|Kim, Jong-Shik -|
|Makama, Mfundi -|
|Petito, Janine -|
|Park, Nyun-Ho -|
|Cohan, Frederick -|
Submitted to: MicrobiologyOpen
Publication Type: Peer Reviewed Journal
Publication Acceptance Date: February 23, 2012
Publication Date: June 12, 2012
Citation: Kim, J., Makama, M., Petito, J., Park, N., Cohan, F.M., Dungan, R.S. 2012. Diversity of bacteria and archaea in hypersaline sediment from Death Valley National Park, California. MicrobiologyOpen. 1(2):135-148. Interpretive Summary: Hypersaline sediments, which have very high salt concentrations, are considered extreme environments. Microorganisms that live within these hypersaline sediments are also called halophiles. Halophiles contain unique systems that allow them to survive under such high salt concentrations. Many halophilic microorganisms are economically important and are used in industrial and biotechnological applications. The objective of this study was to use molecular biological techniques to characterize microorganisms in hypersaline sediment from Death Valley National Park. Overall, our results revealed that the hypersaline sediment contains many new and previously undescribed genera and species of halophiles. Halophiles from these sediments should be investigated further to explore their potential for use in industrial and biotechnological applications.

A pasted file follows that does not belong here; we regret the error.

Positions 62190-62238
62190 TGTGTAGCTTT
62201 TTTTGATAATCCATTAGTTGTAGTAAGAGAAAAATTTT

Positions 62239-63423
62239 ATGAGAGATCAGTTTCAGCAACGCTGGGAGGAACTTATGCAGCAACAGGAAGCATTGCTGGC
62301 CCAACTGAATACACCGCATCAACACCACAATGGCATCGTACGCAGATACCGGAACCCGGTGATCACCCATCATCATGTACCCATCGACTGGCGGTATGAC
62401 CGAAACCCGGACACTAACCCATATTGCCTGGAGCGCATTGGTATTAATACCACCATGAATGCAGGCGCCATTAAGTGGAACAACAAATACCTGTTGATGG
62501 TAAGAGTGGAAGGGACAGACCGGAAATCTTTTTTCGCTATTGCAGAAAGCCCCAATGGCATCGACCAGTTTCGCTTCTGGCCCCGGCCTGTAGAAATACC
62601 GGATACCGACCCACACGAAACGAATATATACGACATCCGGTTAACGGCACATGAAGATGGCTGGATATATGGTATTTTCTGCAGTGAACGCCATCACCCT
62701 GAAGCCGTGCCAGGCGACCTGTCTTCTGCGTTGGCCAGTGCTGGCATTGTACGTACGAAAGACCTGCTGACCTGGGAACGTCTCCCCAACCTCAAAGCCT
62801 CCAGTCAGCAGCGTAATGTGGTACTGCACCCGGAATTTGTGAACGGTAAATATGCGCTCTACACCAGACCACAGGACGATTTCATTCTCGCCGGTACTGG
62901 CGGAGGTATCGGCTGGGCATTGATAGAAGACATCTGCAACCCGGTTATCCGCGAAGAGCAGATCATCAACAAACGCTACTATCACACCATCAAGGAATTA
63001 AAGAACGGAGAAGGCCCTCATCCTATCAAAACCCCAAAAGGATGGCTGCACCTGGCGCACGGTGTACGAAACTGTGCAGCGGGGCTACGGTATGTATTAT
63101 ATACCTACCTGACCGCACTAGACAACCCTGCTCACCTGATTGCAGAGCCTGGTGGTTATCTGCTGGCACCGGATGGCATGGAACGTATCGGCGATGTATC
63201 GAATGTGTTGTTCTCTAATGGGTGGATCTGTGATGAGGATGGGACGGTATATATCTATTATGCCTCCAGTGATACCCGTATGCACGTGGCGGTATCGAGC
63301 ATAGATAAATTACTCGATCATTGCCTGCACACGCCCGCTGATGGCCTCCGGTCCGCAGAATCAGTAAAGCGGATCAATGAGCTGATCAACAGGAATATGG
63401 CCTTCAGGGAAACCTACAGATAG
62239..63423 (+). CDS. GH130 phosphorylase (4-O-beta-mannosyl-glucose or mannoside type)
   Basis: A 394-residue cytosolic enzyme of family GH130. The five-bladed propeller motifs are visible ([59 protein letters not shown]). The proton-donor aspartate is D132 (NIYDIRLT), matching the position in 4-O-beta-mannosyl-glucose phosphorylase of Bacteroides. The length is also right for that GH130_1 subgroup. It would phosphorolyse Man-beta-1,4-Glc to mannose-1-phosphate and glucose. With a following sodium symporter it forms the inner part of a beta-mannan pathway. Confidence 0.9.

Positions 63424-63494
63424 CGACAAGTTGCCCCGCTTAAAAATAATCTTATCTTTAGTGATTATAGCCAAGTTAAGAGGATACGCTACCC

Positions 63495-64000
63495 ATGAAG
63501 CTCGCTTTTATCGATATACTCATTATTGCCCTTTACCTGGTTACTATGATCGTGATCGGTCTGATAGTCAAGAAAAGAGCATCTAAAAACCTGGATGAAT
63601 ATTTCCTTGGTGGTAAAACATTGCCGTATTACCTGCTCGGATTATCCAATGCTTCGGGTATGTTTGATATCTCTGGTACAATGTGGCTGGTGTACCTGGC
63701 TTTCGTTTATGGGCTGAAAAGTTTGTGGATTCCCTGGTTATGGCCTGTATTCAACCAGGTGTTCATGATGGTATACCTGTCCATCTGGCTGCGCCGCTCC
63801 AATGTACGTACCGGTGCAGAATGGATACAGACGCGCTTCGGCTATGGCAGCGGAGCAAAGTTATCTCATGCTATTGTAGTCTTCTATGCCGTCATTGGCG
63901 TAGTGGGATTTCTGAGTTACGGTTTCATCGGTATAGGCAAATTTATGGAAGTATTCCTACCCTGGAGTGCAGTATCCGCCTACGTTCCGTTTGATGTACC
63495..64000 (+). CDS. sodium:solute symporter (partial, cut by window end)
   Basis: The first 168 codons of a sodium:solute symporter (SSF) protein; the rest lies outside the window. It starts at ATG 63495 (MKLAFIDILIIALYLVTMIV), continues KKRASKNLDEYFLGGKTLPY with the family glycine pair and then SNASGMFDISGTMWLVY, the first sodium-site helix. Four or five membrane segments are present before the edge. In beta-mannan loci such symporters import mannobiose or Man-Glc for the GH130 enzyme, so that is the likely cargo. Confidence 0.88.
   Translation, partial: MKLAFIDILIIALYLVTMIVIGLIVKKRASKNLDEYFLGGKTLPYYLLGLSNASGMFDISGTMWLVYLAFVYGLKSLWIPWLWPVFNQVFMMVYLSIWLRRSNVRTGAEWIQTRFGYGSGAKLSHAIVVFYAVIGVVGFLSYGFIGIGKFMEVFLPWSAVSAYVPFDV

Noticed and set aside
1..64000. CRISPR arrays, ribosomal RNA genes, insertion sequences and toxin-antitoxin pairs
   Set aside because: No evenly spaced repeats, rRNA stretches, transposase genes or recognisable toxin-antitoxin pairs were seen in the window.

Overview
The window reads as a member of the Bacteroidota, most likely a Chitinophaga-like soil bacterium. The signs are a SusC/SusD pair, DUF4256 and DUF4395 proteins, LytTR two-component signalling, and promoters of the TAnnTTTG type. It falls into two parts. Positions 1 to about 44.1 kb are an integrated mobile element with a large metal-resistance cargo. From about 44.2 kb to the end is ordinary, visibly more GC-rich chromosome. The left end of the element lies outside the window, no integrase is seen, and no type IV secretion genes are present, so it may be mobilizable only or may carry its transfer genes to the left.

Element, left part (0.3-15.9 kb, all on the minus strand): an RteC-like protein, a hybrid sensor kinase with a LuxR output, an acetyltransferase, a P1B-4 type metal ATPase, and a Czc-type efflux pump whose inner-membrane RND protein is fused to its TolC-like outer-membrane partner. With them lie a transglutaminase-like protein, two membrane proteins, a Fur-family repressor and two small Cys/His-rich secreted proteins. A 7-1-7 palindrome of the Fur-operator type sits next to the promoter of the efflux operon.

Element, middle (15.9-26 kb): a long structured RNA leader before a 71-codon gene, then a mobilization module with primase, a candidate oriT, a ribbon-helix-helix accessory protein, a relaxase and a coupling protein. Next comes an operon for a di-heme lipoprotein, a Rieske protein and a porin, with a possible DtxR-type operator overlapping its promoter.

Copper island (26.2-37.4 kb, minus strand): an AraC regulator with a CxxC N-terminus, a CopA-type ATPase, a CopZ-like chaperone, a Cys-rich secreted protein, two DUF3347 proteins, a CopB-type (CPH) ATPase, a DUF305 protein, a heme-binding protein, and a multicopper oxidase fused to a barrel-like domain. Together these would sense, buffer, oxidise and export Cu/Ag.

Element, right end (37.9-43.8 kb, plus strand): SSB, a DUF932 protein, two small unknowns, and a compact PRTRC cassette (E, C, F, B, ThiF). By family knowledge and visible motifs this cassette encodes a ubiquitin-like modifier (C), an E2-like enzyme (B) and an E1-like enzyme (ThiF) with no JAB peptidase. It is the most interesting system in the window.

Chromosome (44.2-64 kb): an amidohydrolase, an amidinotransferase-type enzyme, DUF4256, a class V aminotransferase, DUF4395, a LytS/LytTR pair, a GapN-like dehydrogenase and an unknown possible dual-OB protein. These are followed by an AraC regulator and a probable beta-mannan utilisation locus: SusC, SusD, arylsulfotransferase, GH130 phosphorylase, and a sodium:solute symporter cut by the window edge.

Technical Abstract: The objective of this study was to phylogenetically analyze microorganisms from the domains Bacteria and Archaea in hypersaline sediment from Death Valley National Park. Using domain-specific primers, a region of the 16S rRNA gene was amplified using PCR, and the product was subsequently used to create a clone library. A total of 243 bacterial clones, 99 archaeal clones, and 209 bacterial isolates were examined. The 243 clones from Bacteria were affiliated with the following groups: the Bacilli (59 clones) and Clostridia (1) of the Firmicutes, Bacteroidetes (90), Proteobacteria (27), Cyanobacteria (18), Gemmatimonadetes (41), candidate division OP1 (5), Actinobacteria (1), and the Deinococcus-Thermus division (1). Within the class Bacilli, 46 of 59 clones were tentatively identified as 10 unclassified species. The majority of bacterial isolates (130 of 209) were more closely related to the Bacillus subtilis-B. licheniformis clade than to any other recognized taxon, and an Ecotype Simulation analysis of B. subtilis relatives identified four previously unknown ecotypes. Several new genera were discovered within the Bacteroidetes (4) and the Gemmatimonadetes (2). Of the 99 Archaeal clones, 93 were tentatively identified as belonging to three new genera within the Halobacteriaceae; other clones represented novel species within each of four established genera.